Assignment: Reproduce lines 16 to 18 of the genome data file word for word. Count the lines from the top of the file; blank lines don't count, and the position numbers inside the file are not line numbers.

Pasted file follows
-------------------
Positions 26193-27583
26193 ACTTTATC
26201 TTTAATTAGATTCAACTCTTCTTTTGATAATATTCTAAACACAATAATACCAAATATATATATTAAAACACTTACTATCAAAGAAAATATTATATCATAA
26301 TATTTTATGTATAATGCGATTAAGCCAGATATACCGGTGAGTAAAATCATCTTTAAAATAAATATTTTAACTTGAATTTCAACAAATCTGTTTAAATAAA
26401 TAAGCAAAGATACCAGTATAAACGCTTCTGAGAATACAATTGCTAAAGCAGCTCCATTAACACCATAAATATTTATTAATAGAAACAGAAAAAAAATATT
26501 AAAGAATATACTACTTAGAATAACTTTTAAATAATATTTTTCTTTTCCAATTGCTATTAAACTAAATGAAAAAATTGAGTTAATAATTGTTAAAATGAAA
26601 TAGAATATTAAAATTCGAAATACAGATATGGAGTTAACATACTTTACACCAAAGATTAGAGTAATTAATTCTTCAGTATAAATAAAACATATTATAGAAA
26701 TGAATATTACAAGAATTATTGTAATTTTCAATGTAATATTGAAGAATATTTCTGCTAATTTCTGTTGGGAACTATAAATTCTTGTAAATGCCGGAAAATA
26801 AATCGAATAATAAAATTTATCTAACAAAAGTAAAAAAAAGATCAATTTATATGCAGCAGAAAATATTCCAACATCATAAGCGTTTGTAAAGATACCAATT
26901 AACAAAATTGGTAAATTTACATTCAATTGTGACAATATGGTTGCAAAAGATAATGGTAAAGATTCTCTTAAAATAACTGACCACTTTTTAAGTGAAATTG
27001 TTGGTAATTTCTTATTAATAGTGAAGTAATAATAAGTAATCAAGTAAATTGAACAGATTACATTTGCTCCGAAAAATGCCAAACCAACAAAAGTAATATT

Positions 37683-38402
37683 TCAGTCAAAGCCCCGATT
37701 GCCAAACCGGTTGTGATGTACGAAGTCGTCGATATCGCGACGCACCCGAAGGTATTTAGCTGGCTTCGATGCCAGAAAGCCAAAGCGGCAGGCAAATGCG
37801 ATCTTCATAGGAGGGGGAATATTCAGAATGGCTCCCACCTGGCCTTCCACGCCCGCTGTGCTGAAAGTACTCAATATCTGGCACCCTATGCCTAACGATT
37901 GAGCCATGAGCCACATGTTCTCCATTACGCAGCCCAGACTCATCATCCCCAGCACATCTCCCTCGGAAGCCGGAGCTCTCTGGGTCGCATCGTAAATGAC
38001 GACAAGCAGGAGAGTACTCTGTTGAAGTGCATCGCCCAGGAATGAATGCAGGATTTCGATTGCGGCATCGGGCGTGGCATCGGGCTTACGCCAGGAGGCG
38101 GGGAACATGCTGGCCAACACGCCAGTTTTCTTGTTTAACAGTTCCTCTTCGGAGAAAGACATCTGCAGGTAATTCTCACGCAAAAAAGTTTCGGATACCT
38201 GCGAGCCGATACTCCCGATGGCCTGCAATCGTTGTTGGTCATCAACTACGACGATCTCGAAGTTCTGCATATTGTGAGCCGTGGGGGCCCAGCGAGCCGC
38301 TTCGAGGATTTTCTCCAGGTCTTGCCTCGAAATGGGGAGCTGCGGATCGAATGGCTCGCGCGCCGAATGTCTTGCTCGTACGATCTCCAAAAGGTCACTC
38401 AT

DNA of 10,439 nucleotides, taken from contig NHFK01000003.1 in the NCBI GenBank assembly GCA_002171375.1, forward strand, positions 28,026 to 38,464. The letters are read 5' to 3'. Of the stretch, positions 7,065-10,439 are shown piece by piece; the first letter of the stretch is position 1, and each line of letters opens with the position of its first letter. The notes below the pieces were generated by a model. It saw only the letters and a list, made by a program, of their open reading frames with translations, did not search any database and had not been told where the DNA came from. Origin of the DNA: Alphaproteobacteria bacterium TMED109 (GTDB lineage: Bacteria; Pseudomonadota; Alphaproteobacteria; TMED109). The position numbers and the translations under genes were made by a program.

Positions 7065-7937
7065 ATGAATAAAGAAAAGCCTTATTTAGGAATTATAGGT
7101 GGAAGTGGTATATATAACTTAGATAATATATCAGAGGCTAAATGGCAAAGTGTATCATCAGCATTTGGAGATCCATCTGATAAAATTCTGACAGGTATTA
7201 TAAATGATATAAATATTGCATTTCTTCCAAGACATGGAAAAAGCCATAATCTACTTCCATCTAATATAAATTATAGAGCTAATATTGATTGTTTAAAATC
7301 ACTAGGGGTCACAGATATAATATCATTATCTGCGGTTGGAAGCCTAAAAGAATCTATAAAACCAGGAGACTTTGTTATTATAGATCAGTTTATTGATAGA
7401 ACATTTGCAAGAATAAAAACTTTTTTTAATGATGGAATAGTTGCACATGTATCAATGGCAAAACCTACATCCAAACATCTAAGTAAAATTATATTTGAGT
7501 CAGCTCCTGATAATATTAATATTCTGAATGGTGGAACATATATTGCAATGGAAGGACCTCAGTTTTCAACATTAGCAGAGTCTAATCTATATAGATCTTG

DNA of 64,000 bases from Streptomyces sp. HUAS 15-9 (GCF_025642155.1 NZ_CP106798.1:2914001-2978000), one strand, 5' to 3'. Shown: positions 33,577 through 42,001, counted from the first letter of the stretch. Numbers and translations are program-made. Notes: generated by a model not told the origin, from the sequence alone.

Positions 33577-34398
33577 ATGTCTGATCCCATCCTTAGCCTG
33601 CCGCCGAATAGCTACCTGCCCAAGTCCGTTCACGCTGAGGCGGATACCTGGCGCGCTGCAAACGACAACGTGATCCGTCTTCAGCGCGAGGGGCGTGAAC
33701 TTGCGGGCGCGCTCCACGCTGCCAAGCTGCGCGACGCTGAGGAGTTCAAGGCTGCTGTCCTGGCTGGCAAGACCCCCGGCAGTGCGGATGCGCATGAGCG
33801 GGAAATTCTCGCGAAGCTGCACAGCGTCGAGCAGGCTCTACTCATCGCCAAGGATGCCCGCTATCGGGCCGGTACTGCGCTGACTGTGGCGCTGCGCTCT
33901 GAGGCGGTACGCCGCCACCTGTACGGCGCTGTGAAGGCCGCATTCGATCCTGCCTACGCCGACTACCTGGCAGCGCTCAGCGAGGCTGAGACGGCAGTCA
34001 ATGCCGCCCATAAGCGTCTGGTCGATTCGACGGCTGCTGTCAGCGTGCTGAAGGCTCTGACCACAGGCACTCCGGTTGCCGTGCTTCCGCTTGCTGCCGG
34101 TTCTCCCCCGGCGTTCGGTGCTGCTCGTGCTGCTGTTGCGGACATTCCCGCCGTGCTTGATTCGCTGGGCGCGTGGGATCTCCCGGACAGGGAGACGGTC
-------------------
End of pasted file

37901 GAGCCATGAGCCACATGTTCTCCATTACGCAGCCCAGACTCATCATCCCCAGCACATCTCCCTCGGAAGCCGGAGCTCTCTGGGTCGCATCGTAAATGAC
38001 GACAAGCAGGAGAGTACTCTGTTGAAGTGCATCGCCCAGGAATGAATGCAGGATTTCGATTGCGGCATCGGGCGTGGCATCGGGCTTACGCCAGGAGGCG
38101 GGGAACATGCTGGCCAACACGCCAGTTTTCTTGTTTAACAGTTCCTCTTCGGAGAAAGACATCTGCAGGTAATTCTCACGCAAAAAAGTTTCGGATACCT